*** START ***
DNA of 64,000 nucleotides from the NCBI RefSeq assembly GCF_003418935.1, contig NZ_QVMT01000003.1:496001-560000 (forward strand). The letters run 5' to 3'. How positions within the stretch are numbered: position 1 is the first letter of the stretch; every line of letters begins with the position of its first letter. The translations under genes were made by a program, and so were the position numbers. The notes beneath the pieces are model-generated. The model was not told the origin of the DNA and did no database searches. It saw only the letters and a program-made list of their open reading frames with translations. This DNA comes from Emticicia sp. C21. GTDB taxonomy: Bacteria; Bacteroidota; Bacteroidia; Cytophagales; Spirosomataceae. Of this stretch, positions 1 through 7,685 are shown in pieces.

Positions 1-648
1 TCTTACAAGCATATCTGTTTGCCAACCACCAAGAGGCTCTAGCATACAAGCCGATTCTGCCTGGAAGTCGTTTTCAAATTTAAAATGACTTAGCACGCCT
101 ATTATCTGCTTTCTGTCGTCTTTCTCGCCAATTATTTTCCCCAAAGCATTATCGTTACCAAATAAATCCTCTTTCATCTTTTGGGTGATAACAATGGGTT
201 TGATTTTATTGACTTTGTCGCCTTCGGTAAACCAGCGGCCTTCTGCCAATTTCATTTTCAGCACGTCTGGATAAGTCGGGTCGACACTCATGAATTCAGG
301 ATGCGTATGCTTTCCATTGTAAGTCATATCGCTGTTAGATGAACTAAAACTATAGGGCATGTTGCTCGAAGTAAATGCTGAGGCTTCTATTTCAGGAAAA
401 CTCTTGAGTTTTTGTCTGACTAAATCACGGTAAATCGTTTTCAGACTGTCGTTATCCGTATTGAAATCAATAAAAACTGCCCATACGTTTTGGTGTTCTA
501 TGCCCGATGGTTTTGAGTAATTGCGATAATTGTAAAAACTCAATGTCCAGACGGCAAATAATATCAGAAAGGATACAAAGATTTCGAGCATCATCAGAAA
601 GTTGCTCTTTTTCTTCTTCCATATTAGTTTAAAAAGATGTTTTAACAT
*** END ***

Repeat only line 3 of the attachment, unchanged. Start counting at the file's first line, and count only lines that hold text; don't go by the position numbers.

1 TCTTACAAGCATATCTGTTTGCCAACCACCAAGAGGCTCTAGCATACAAGCCGATTCTGCCTGGAAGTCGTTTTCAAATTTAAAATGACTTAGCACGCCT